- Thoughts of harming yourself or others
- Suicidal thoughts
- Staying away from people and off usual activities
- Inability to concentrate or think properly
- An unusual feeling of sadness, confusion, anger, fear or worry
- Inability to carry out daily routine tasks like house chores, going to work, taking care of your kids, etc
- Severe mood swings that cause problems in relationships with people
- Unexplained and unusual pains and aches
- Yelling at or fighting people unnecessarily
- Changes in sex drive
- Excessive eating or sleeping
- Eating or sleeping too little
- Persistent memories and thoughts that you can't get off your head
- Hearing voices
What to do when you or someone you know shows signs of mental health problems
How do you help?
If your loved one shows sign of mental illness, here are things you can do to help:
- Have an open and honest discussion with them and tell them about your concerns
- Offer your support and encouragement
- Avoiding him or her is not the best thing
- Do not stigmatise him or her
- Help him, or her find a qualified mental health professional and help book an appointment
- In a more severe case or in a case where the person has done self-harm, call the emergency line or take the person to the hospital
What if you are the one affected? Are you experiencing depression., anxiety, suicidal thoughts or other symptoms of mental health illness? Please get help right away.
Here are things you can do:
- Reach out to a trusted close friend or loved one
- Call your local emergency line
- Call a suicide hotline number if your country has one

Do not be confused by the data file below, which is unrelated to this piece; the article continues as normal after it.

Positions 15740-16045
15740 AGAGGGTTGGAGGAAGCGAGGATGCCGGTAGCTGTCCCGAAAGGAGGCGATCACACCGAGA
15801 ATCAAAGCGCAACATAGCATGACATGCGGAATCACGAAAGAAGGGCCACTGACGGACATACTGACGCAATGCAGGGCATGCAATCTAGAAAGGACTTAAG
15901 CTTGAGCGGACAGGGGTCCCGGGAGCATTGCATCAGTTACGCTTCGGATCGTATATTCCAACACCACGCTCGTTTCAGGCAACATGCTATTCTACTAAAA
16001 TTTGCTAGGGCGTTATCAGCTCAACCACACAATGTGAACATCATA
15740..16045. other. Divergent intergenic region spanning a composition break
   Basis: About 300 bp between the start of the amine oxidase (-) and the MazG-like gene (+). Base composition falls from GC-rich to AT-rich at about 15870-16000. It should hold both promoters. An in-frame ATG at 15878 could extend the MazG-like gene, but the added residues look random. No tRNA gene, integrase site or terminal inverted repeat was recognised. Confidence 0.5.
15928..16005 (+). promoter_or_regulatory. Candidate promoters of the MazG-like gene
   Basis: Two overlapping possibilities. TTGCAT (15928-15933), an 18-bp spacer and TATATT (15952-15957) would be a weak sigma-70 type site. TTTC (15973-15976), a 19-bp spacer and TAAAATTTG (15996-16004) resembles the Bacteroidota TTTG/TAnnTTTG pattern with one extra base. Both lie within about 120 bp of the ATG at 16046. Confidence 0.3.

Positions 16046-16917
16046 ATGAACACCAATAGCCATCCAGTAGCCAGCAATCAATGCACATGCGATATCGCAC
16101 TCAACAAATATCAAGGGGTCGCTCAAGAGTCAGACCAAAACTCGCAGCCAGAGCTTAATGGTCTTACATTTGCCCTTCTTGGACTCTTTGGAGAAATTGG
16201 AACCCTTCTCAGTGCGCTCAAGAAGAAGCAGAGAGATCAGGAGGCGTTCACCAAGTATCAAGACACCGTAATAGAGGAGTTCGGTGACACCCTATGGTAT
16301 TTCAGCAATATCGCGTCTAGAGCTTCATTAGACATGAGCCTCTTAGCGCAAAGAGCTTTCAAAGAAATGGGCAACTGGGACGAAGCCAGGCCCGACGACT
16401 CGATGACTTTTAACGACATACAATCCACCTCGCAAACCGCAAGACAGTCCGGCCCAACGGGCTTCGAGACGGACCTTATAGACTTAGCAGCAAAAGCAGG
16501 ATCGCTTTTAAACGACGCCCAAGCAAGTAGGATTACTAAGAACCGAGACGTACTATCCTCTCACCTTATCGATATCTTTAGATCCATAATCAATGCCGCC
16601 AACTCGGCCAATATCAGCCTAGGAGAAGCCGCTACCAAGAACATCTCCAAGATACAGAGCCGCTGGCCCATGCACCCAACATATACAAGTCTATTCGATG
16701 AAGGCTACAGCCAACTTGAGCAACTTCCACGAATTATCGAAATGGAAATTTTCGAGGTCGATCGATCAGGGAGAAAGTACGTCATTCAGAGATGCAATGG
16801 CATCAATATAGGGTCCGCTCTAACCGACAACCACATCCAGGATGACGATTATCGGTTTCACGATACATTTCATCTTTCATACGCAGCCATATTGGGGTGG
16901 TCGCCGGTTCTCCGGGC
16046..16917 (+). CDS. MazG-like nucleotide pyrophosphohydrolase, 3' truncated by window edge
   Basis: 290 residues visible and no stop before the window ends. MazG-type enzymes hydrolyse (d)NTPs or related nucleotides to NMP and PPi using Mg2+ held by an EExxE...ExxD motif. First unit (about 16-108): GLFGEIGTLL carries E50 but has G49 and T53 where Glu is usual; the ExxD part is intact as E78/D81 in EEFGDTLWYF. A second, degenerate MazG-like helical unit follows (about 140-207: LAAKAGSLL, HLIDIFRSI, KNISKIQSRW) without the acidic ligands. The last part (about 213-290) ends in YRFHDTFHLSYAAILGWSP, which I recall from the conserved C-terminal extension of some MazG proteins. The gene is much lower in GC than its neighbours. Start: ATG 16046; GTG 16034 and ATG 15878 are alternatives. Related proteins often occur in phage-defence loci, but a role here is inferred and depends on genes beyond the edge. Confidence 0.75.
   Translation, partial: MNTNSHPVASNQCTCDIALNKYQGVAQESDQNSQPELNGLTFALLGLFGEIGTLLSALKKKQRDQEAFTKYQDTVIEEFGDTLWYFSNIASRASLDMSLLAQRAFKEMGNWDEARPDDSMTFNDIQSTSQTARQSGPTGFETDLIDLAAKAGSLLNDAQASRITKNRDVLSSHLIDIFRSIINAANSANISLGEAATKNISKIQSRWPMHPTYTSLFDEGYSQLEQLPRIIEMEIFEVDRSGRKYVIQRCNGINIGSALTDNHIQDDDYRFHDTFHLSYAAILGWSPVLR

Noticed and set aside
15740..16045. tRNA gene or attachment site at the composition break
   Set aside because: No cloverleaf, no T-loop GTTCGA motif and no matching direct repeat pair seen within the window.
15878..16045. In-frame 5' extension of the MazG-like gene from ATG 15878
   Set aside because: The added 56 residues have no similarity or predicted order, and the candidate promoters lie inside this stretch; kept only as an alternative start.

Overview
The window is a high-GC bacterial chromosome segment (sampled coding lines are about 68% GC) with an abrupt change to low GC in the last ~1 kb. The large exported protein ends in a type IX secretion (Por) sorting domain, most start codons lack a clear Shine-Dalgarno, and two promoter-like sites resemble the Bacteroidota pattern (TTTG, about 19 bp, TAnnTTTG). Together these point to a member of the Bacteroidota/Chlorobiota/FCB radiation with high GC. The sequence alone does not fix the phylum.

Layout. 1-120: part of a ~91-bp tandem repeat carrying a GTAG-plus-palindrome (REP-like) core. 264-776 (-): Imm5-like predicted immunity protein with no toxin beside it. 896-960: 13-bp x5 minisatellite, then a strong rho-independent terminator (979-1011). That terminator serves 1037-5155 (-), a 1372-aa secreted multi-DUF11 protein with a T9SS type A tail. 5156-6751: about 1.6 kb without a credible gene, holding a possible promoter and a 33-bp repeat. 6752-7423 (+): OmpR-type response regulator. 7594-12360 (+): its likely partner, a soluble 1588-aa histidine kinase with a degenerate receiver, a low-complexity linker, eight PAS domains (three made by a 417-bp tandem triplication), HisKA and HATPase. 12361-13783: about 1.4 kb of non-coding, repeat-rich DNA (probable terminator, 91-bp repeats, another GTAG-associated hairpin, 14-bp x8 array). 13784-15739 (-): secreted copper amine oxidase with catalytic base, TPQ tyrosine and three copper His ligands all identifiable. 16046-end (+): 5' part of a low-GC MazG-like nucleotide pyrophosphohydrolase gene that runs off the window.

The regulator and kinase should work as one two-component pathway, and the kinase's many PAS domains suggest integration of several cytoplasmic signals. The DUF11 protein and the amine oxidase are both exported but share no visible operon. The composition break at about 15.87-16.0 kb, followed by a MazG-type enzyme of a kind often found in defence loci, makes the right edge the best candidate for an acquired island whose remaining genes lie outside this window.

- Reach out to a primary care provider
- Call your mental health specialist if you already have one, or contact one as soon as possible
- Contact your parents, spiritual leader or anyone you can freely talk to
You can also reach out to mental health organisations such as the Global Youth Mental Health Awareness. Organisations like this offer care, help and support to individuals going through mental problems.
Also, remember you have loved ones that care about you. You need to be strong for yourself and others. You will get through it.
Who is at risk of developing mental health disorders?
Risk of developing mental health disorder
People who are exposed to certain mental disorder contributing factors like stress, environmental hazards and perinatal infections are at higher risk of developing mental disorders.
This doesn't mean people not exposed to them cannot experience mental health issues, but there is an increased risk when people are exposed to mental health illness triggers.
Mental illnesses are generally thought to be caused by genetic factors, impairment with brain chemistry and exposure to toxins and stressors in the womb before bath.
Triggers or factors that can contribute to mental problems include:
- A family history of mental problems
- Chronic health conditions like diabetes
- Stressful life issues such as the death of a loved one or financial problems
- Brain damage as a result of trauma
- Traumatic experiences or history of abuse
- Use of drugs and alcohol
While individual attributes like the ability to manage emotions and behaviour are considered determinants of mental disorders and mental health, other factors play a role.
Economic, environmental, political, and social factors such as social protection, government policies, working conditions, and living standards are also determinants of mental health. Nutrition is also a contributing factor to mental health.
Types of mental health disorders
There are different types of mental disorders, and learning about these conditions might be a step towards detecting when you or a loved one is getting affected. It might also help you improve your mental health.
There are different types of mental health disorders
In subsequent articles, we will be discussing intensively each mental health disorder, signs, risk factors, treatment strategies etc.
Below are some common mental disorders.
1. Anxiety disorders
These are mental disorders that present with constant excessive worry, nervousness and fear. There might also be feelings and thoughts of impending doom, restlessness, tension and irritability.